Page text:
Where this residual memory of the rule of split infinitives came from I know not; no doubt it lay dormant in my brain for the many years since my school days, alongside such things as “never end a sentence with a preposition” (I pounced on a few of those, too, you will be relieved and comforted to know).
The point is I returned this particular report to the relevant teacher expecting, if not grateful thanks, at least a contrite acknowledgement of his professional dereliction. Not a bit of it. With a look of extreme irritation and disdain, I was informed that Captain Kirk – he of Star Trek fame – had been commissioned to boldly go where no-one had gone before – no doubt dragging his split infinitive behind him.
How I resolved this early crisis of leadership is not the point of this brief reflection, rather the focus of my attention is upon the word “boldly”. I have given much thought to it recently. It has the whiff of grapeshot and Empire about it. It is, perhaps, exactly the sort of word to describe how a leader should lead: boldly; and most probably, therefore, from the front.
A quick look at the dictionary throws up this definition for “bold”: confident and daring or courageous, [dated] audacious; impudent. How I like “impudent”. I am tempted to throw in swashbuckling, just for good measure.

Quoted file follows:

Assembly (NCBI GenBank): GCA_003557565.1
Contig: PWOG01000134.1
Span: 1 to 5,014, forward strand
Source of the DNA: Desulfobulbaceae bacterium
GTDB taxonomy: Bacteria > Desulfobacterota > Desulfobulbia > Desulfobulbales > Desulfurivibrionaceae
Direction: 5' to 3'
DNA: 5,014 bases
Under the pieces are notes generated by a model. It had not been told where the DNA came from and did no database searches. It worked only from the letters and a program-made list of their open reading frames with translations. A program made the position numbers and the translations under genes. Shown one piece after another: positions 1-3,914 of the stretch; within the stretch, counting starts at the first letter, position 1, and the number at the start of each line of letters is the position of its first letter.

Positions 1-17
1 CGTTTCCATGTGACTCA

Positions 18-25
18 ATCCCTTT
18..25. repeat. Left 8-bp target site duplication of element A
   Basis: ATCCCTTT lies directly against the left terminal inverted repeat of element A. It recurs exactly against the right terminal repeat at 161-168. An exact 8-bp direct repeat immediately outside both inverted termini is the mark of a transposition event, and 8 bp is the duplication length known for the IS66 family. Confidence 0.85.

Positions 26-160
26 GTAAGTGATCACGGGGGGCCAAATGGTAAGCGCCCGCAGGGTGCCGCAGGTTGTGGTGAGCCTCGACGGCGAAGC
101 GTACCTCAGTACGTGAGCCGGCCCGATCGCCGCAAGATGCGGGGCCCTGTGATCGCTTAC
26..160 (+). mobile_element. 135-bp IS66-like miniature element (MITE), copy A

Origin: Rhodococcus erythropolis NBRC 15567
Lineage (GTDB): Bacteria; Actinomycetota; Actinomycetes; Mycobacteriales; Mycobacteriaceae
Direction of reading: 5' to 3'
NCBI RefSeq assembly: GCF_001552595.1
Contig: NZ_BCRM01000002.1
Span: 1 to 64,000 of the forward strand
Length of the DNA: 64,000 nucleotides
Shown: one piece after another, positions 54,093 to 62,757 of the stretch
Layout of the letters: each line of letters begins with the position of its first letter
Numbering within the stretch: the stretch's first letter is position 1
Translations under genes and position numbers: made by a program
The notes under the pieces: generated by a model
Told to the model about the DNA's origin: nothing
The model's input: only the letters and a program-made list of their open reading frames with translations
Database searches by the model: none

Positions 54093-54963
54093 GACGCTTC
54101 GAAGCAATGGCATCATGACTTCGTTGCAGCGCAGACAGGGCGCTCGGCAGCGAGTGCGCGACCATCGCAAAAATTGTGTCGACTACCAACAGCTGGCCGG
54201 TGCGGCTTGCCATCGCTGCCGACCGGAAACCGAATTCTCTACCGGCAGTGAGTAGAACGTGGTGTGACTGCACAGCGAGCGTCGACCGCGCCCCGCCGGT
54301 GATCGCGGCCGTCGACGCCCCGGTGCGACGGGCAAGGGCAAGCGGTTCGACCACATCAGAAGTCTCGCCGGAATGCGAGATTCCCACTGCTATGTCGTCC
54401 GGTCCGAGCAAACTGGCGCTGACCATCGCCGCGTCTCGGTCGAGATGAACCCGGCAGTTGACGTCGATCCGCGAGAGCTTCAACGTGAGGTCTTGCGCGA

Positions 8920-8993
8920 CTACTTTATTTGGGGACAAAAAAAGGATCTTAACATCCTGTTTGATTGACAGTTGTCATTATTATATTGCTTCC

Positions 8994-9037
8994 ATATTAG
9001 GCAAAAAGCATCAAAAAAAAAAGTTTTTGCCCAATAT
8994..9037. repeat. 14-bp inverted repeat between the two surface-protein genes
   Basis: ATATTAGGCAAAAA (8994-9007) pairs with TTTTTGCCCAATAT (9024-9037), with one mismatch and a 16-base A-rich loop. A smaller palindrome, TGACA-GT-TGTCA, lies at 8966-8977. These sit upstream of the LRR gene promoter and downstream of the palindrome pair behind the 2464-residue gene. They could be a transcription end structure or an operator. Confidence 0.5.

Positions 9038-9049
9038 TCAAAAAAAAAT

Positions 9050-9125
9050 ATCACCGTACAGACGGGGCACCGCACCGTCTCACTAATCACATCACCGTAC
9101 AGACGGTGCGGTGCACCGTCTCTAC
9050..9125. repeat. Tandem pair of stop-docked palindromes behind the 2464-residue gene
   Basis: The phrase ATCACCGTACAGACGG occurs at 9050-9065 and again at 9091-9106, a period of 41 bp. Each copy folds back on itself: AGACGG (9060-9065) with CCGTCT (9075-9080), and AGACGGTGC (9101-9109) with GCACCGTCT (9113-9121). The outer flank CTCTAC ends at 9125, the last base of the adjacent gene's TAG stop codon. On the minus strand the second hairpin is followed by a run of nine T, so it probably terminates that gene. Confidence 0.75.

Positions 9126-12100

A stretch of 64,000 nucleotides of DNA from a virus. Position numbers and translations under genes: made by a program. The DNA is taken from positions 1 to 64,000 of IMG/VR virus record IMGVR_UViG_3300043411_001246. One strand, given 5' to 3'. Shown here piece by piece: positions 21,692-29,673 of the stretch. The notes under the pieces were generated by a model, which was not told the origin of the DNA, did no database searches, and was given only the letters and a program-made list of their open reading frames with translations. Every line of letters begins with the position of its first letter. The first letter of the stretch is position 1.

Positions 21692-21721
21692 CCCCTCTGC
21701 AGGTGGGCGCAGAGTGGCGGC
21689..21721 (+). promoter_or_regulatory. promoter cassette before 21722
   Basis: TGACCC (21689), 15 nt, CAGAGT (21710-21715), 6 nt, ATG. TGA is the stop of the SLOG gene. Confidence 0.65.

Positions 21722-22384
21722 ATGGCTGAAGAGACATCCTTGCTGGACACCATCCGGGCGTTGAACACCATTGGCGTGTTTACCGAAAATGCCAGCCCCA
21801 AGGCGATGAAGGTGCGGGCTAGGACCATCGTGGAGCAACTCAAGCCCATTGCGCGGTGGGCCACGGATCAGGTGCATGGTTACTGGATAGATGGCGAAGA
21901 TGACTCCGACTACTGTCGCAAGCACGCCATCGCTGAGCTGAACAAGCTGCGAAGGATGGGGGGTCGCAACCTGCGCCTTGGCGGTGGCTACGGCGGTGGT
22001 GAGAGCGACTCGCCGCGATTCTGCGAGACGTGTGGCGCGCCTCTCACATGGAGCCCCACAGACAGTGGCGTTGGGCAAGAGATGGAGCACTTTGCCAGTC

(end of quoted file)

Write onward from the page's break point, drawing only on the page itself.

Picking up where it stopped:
But is this what we want from our educational leaders? Schools are conservative institutions, after all, dragging themselves, kicking and screaming, in the wake of economic and social change. Are we not more comfortable with words like “efficiency”, “standards” and “tradition”?
Positively the last thing we seem to need is a daring, audacious, courageous or even impudent leader. And at times, I am not even convinced that people are comfortable with the idea of a “confident” leader, but let’s not go there for the moment.
What, then, is the educational brief for our school leaders: is it to preserve and improve the standards; to maintain the traditions; to ensure and improve efficiency? Or is it to boldly go where no man has gone before? Probably both, but getting the balance right is often the tricky bit. Of course, Captain Kirk only had furrow-browed Klingons to deal with (preposition!)
Beam me up, Scottie!
Neil Richards is the Headmaster at British International School, Phuket - BISP, an English medium, coeducational, day and boarding school. Visit their website www.bisphuket.ac.th for more information.